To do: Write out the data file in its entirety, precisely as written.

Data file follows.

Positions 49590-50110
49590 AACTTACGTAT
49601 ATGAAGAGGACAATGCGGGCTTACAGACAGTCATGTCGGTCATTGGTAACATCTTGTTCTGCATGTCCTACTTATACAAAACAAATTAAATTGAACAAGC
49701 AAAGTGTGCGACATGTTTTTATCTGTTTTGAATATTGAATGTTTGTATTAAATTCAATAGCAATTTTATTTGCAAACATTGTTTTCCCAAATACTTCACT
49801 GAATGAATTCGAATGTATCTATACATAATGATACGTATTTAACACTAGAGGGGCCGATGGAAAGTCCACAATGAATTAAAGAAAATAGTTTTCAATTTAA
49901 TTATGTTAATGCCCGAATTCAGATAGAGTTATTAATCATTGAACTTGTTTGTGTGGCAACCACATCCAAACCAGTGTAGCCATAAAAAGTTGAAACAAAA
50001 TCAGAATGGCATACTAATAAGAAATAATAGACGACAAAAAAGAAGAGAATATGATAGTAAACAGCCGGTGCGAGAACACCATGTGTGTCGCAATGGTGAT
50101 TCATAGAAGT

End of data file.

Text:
Positions 49590-50110
49590 AACTTACGTAT
49601 ATGAAGAGGACAATGCGGGCTTACAGACAGTCATGTCGGTCATTGGTAACATCTTGTTCTGCATGTCCTACTTATACAAAACAAATTAAATTGAACAAGC
49701 AAAGTGTGCGACATGTTTTTATCTGTTTTGAATATTGAATGTTTGTATTAAATTCAATAGCAATTTTATTTGCAAACATTGTTTTCCCAAATACTTCACT
49801 GAATGAATTCGAATGTATCTATACATAATGATACGTATTTAACACTAGAGGGGCCGATGGAAAGTCCACAATGAATTAAAGAAAATAGTTTTCAATTTAA
49901 TTATGTTAATGCCCGAATTCAGATAGAGTTATTAATCATTGAACTTGTTTGTGTGGCAACCACATCCAAACCAGTGTAGCCATAAAAAGTTGAAACAAAA
50001 TCAGAATGGCATACTAATAAGAAATAATAGACGACAAAAAAGAAGAGAATATGATAGTAAACAGCCGGTGCGAGAACACCATGTGTGTCGCAATGGTGAT
50101 TCATAGAAGT